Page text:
Keno Fischer, Julia Computing Co-Founder and Chief Technology Officer (Tools) participated in a Quora Session March 18-23. One of Keno's responses was also featured in Forbes.
I consider open source software a public and social good, similar to scientific research papers and I think access to both should be available as widely as possible to spur innovation. However, I also think there's lot of practical reasons to prefer open source, even if you couldn't care less about the social good argument:
Complexity. Modern software stacks are unfathomably complex and it is fairly common to have to hunt bugs through four or five layers of abstraction. If each of these layers is a separate, closed source project, you'll spend years of your life exchanging emails with your vendor's support engineers trying to get things debugged. I think from a practical perspective, this is probably among the top reason I refuse to work with closed source software (except in very, very, rare circumstances) that hasn't been reverse engineered. The lost productivity and frustration is just not worth it.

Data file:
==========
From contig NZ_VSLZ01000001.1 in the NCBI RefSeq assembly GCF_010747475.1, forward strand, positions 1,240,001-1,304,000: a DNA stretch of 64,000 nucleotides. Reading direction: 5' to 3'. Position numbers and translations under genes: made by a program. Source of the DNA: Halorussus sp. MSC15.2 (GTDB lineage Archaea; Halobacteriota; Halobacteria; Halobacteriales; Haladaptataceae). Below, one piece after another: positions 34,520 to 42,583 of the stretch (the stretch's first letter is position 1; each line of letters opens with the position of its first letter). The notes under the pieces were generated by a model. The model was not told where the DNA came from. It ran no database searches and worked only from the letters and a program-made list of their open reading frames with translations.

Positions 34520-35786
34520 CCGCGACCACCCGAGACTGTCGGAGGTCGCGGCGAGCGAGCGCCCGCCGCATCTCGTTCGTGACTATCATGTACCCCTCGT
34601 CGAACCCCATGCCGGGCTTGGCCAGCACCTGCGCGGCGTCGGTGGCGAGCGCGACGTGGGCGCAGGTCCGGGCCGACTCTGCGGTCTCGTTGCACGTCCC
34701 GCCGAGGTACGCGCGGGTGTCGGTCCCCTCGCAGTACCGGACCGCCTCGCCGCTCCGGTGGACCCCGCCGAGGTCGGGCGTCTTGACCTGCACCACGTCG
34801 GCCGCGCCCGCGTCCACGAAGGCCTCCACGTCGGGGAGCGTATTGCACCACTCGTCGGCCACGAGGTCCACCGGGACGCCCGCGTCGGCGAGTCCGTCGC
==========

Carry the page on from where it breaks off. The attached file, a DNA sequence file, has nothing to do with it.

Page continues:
Collective Action. Say I sell you some hardware widget. It needs some software to make it work, but I have barely any budget left to get it working at all, let alone get all the niceties in there like "security", "customizability" or even the ability to do maintenance on the software (it's usually just a source tree on some developer's computer, one folder per device version that got shipped - with things like CI, version control, static analysis being but a pipe dream). This is essentially the situation we have with a lot of embedded devices at the moment. One of the scariest instances of these are baseboard management controllers (BMCs). If you're not familiar with them, small chips (usually ARM cores these days) that come with enterprise motherboards and are basically the most privileged chip in the system (more privileged than the host CPU even). Depending on the setup, they can generally read main memory, access the PCIe bus, read network traffic, flash your BIOS or just take over the machine entirely. And yet, the software that comes on these things tends to be decade old versions of Linux, hacked together with SDKs for proprietary drivers that are full of problems, Web servers that are full of security holes (did I mention that by default if you plug a network cable into the primary ethernet port the BMC will become available on the network with a default password?), and software that is so buggy you're going to waste hours just trying to use the thing to reinstall the operating system on your server, because it keeps losing the remote mount. This is the kind of thing that keeps me up at night. It's understandable how this kind of thing happens though. The motherboard vendors don't have a lot of incentives to make this stuff actually work super well. They've sold you the board and they've ticket out the BMC box in the marketing materials and some of the features even kind of work. If you're lucky you may even get a security fix every other year when somebody rediscovers the existence of these chips. Open source can help fix this problem by providing a venue for people to come together and solve this as a collective problem. People who buy these boards do care about security and usability and fixing bugs, but very few organizations have enough servers that it would make sense for them to build their entire own BMC stack (you'd have to be at the scale of Facebook or Google). But if it's open source, you can easily imagine somebody submitting a patch for some corner case bug they have, or an organization that still has a few thousand previous generation servers lying around taking on the (relatively small) incremental maintenance burden of putting out images with updated security fixes for those machines. It's also good for vendors, because they can take advantage of shared infrastructure. Instead of hacking together something for every new device iteration, they can just submit the new device model upstream and use the standard process to get binaries out. No more bespoke, per-chip directories. In the BMC world, this has been finally happening in the last few years with the OpenBMC project (penbmc/openbmc), but this kind of thing is a pattern that happens over and over. Open source is a way to coordinate collective action problems.